Contractors want to kill a federal effort to create a database of civil, criminal and administrative proceedings against them. The reason: It would be unfair to contractors.
So says a story last week in DefenseNews.
The Federal Spending Accountability Act, introduced by Rep. Carolyn Maloney (D-NY), went to the floor of the House for debate this morning.
It calls for the creation of a data systemt to "'track fraudulent federal contractors and prevent them from continuing to do business with the federal government,'" the DefenseNews story says.
That's tough stuff, and the National Defense Industrial Association is not happy with it.
Lawrence Farrell, president of the NDIA, told DefenseNews that's because it would not have a mechanism for rebuttals. In a letter to lawmakers, he said that it "appears to undermine the fundamental principles of due process."
"Farrell, a retired Air Force general, said the "NDIA fully supports the laudable objective" of maintaining a high level of accountability in federal contracting. But as proposed, the database might 'in reality serve as a contractor blacklist,'" according to the story.
"'The proposed database will not fully explain the nature of the reported data, remedial action instituted by the subject company and the relative severity of cited infractions,' Farrell wrote."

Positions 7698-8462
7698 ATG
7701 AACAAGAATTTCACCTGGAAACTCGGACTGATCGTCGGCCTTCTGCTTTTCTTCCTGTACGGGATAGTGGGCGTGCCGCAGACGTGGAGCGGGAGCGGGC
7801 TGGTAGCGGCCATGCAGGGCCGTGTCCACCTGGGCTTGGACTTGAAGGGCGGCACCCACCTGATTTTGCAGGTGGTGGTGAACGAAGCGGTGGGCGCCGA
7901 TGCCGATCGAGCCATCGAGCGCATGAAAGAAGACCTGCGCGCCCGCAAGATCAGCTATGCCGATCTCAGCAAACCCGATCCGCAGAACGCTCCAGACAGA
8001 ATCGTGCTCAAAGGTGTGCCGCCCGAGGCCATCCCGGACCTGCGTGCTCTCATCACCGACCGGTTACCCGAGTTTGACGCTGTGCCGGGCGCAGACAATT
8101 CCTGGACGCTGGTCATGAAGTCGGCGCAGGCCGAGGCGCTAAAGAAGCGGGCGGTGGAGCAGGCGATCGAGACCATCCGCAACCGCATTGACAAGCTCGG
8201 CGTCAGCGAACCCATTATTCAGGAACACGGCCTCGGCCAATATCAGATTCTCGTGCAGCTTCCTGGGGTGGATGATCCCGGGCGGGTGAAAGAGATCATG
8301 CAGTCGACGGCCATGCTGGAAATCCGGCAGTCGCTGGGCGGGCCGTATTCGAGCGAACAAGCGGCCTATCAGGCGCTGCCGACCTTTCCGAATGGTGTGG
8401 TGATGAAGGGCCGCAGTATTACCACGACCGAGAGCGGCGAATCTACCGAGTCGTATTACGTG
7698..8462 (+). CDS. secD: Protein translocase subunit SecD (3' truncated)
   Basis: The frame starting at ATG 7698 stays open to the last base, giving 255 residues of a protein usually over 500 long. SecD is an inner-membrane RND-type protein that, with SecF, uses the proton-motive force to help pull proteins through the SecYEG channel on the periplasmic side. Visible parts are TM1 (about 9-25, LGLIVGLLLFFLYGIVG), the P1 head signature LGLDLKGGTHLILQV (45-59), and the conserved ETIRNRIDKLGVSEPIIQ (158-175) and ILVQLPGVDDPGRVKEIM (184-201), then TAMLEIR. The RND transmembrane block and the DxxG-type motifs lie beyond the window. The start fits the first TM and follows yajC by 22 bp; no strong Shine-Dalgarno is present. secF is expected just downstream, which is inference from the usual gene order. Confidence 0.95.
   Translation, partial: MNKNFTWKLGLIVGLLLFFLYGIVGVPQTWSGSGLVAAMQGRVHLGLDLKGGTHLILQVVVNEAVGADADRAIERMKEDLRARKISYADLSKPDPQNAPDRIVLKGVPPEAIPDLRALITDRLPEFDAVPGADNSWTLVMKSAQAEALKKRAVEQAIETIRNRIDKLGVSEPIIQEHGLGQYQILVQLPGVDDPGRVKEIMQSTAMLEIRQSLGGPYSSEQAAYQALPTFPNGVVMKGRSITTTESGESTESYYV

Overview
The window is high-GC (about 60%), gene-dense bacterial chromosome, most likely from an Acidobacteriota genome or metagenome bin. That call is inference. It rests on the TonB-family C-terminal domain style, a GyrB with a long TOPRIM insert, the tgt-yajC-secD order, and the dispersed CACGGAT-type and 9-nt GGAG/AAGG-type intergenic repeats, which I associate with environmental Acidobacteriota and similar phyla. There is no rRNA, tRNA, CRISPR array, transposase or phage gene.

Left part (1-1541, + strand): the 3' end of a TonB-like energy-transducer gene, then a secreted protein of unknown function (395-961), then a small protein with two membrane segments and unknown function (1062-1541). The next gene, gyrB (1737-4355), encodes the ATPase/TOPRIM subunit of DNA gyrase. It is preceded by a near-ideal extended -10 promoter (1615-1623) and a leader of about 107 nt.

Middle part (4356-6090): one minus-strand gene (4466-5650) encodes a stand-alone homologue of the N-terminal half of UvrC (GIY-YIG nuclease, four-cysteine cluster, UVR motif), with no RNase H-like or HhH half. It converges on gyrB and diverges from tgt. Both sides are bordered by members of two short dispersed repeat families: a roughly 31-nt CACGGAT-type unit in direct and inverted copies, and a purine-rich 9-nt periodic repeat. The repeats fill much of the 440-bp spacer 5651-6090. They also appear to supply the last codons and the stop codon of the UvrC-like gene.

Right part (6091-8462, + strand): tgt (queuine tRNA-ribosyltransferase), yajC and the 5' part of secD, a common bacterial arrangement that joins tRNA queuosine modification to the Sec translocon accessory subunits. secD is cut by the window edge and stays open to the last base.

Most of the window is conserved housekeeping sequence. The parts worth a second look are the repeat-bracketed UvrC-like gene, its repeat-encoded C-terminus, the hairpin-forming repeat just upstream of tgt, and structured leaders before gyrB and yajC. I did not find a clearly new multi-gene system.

"'The mere existence of an action ... does not automatically equate to substantial corporate wrongdoing," he said."
The Project On Government Oversight posted this item today in support of the legislation.
"The bill comes at a crucial time, as government contracting spending has ballooned to $440 billion a year, with few safeguards in place to prevent irresponsible contractors from receiving future taxpayer dollars,' the POGO item said.
POGO include a document from the U.S. Chamber of Commerce. They said: "The Chamber believes this bill is unnecessary, and will result in contractors being denied the ability to compete for federal work because of allegations or citations that were without merit."
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